Home Chic Home
A Lake Forest couple enlists Studio Gild to bring their historic East Lake Shore apartment into the 21st century.
It started as a favor for a friend: The North Shore couple were apartment hunting for a fellow commuter when they fell in love with Chicago’s historic beaux-arts landmark, the Drake Tower. With the help of Kristen Ekeland and Melissa Benham of Studio Gild, one vintage co-op apartment is now a modern city pied-à-terre for the couple and their daughter.
“When they purchased it, the home was a relic,” says Ekeland of the three-bedroom unit. “It hadn’t been touched in generations.” (Think heavy drapery, grass cloth wallpaper and highly carved mantels.) The owners wanted to do away with any such preexisting ornamentation and start with a blank canvas. “The goal was to create a clean-lined space that contrasted the couple’s primary Lake Forest residence,” explains Ekeland.
That meant enlisting Northworks Architects to knock down walls in the main living areas, giving way to sweeping views of Chicago’s northern coastline. But the real story here is in the millwork. Streamlined walnut cabinetry with sleek ebonized trim is a theme repeated throughout the apartment, providing ample storage while achieving a seamless look — note the absence of hardware.
“It was really a balancing act of conceal and reveal,” says Ekeland. The latter includes showcasing objects from the couple’s travels, many of which nod to the wife’s Chinese heritage. For example, the designers incorporated color and personality by hanging an ancient Asian screen above her bedroom headboard, layering on the elegance with a botanical-print Hermes lumbar pillow.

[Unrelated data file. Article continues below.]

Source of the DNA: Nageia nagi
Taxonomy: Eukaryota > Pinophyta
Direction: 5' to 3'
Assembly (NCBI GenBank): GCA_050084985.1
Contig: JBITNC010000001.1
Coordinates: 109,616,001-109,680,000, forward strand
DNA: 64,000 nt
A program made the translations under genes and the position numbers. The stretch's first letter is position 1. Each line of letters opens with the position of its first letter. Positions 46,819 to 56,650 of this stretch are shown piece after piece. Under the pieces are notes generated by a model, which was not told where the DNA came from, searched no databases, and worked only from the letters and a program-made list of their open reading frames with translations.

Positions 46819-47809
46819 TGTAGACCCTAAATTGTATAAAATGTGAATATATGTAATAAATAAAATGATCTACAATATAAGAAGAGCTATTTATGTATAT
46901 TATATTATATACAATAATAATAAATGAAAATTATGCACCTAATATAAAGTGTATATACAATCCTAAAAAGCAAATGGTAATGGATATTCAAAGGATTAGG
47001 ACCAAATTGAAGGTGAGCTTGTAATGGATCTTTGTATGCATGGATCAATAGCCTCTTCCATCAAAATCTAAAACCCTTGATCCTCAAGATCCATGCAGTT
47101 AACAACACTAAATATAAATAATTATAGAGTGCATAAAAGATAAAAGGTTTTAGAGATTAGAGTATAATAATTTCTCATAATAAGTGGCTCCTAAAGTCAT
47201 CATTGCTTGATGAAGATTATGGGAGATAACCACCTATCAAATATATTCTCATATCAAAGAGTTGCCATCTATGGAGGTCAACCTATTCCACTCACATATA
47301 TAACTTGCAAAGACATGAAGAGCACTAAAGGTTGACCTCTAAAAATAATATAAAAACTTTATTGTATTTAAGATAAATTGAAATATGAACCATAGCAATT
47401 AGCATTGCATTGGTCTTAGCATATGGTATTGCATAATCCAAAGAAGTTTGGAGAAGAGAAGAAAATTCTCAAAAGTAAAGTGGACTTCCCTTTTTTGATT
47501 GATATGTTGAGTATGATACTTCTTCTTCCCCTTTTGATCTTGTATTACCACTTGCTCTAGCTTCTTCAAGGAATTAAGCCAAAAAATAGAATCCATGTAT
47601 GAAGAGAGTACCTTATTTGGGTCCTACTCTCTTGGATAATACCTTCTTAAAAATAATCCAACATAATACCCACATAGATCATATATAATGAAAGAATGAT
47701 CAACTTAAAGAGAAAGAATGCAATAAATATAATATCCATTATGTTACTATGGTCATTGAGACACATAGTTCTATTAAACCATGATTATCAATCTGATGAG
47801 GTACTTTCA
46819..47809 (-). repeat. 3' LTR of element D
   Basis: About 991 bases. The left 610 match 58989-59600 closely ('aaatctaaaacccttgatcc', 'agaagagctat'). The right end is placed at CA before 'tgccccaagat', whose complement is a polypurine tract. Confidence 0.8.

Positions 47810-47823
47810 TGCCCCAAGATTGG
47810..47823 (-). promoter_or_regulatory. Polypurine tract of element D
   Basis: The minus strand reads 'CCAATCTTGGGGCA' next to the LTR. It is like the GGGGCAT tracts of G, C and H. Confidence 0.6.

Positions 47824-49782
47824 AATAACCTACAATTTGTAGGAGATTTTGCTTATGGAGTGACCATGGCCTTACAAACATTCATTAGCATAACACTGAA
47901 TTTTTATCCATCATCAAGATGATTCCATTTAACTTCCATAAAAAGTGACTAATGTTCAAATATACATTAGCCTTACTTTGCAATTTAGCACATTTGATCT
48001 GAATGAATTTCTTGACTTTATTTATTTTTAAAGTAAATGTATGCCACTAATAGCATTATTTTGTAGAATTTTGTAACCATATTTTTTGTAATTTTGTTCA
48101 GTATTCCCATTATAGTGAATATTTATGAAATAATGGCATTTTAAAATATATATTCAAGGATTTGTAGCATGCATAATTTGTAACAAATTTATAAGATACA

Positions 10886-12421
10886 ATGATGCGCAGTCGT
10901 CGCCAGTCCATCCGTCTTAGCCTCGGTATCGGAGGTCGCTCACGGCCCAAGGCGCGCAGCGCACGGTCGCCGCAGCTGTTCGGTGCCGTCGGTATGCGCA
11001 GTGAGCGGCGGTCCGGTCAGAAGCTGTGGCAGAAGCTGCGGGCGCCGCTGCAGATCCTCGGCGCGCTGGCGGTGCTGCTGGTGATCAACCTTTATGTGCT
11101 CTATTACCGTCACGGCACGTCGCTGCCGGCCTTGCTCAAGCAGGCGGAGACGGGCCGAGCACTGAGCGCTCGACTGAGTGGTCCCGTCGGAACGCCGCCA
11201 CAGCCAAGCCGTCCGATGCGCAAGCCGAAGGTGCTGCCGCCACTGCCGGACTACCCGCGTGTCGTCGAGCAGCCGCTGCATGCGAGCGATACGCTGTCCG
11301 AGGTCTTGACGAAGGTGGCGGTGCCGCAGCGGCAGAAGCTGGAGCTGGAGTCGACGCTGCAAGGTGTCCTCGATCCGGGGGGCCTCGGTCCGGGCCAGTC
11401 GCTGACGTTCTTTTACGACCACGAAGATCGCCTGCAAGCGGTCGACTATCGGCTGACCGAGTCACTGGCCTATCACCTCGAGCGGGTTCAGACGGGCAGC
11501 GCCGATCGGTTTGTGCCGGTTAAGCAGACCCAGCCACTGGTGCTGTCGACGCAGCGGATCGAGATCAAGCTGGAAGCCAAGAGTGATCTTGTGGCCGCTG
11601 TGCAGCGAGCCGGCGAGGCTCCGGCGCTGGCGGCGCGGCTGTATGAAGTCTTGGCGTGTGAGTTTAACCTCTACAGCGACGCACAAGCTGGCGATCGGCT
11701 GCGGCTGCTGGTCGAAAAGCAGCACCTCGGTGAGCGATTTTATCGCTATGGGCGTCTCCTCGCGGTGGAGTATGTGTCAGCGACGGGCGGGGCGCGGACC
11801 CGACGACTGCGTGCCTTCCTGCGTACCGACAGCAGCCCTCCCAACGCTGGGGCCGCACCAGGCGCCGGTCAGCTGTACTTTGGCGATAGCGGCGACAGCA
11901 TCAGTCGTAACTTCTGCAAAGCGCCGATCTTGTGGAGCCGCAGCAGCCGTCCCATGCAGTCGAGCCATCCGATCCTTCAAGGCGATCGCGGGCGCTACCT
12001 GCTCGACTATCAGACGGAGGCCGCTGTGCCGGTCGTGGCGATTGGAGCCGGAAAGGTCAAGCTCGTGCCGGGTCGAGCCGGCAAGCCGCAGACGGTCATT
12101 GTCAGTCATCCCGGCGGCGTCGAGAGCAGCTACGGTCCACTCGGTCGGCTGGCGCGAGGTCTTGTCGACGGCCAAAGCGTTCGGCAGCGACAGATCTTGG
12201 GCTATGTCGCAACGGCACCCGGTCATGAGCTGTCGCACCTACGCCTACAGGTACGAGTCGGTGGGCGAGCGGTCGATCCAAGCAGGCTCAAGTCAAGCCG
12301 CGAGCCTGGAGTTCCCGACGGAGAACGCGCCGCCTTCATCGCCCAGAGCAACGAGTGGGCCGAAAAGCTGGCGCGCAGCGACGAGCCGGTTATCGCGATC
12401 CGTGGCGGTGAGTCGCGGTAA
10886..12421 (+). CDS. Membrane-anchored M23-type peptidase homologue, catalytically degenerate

Off the living room, a set of Denali swivel club chairs and a temperature-controlled bar give the husband space to enjoy his extensive wine collection. The back panel, a custom Simes Studios’ design with subtle shagreen texture, reflects light from the adjacent living room windows. But it’s not all leisure — down the hall, a closet has been converted into a highly functional office space, appropriately equipped with an Eams executive chair from Design Within Reach and multiple built-in screens for him to watch the trade markets.
Another notable millwork moment happens just off the main corridor, where the daughter’s concealed bedroom pocket-door is easy to miss. On the other side, an ebonized storage unit doubles as both a wall and a headboard — a dramatic contrast against the otherwise white room.
“We didn’t want the unit to feel foreign from its surrounding,” says Benham. Perhaps the most discreet yet effective detail is the stepped ceiling, which adds a subtle layer of character to the entire unit. In the end, the complete design pays homage to the roots of both the building and the family.
Sitting in her new living room, which now boasts unobstructed views of Lake Michigan, the wife concludes, “I wouldn’t change a thing.”